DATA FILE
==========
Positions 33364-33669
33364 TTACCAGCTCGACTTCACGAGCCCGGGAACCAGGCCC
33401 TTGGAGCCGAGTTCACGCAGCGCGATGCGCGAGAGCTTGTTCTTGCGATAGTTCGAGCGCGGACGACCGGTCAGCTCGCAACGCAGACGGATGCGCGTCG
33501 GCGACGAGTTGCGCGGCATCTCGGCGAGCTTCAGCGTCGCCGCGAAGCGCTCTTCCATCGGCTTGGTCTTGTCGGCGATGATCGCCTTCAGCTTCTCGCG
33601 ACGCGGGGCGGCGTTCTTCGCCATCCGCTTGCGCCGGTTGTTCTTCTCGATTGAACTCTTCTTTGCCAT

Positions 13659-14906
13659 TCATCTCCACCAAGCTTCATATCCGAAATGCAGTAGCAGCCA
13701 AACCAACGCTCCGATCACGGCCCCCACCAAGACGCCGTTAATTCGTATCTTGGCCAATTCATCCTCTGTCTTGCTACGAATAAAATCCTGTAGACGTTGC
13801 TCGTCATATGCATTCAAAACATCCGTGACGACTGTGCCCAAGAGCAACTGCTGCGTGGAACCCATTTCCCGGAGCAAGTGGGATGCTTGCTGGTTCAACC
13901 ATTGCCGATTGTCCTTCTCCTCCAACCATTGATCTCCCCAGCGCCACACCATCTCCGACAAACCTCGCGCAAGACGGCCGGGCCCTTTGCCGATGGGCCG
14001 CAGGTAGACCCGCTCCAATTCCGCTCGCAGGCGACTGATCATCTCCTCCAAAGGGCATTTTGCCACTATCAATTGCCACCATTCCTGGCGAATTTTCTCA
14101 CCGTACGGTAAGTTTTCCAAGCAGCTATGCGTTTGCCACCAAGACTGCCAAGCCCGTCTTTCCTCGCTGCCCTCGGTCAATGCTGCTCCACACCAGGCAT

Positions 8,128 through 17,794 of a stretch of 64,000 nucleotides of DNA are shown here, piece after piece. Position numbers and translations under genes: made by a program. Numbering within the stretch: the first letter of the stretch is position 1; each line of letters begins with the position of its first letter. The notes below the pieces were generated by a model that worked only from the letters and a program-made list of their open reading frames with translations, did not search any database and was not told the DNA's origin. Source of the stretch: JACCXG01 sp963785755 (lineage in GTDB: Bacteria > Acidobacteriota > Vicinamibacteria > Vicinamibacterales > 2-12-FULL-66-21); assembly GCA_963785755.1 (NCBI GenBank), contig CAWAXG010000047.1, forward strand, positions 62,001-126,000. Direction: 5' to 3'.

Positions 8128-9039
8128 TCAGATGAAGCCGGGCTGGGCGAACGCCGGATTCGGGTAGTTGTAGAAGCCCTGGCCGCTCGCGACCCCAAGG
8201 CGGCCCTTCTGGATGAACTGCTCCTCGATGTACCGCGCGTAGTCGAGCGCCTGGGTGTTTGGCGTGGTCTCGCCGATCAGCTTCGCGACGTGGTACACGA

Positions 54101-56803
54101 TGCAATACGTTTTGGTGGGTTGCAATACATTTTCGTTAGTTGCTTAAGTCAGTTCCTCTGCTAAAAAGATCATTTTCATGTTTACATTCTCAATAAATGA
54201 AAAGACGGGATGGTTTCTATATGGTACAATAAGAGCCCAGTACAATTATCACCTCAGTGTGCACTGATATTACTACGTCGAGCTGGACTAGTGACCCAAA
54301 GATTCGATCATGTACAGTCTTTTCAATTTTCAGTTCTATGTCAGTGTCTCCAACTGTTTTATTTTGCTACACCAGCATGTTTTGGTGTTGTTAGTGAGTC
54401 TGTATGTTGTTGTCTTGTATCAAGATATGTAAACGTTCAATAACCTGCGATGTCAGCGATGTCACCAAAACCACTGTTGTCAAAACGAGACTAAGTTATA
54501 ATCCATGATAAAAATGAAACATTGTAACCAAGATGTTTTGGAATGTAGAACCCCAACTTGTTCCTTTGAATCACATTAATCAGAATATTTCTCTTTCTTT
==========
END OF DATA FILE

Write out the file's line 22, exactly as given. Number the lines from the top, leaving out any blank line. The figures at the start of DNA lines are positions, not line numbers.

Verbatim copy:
54501 ATCCATGATAAAAATGAAACATTGTAACCAAGATGTTTTGGAATGTAGAACCCCAACTTGTTCCTTTGAATCACATTAATCAGAATATTTCTCTTTCTTT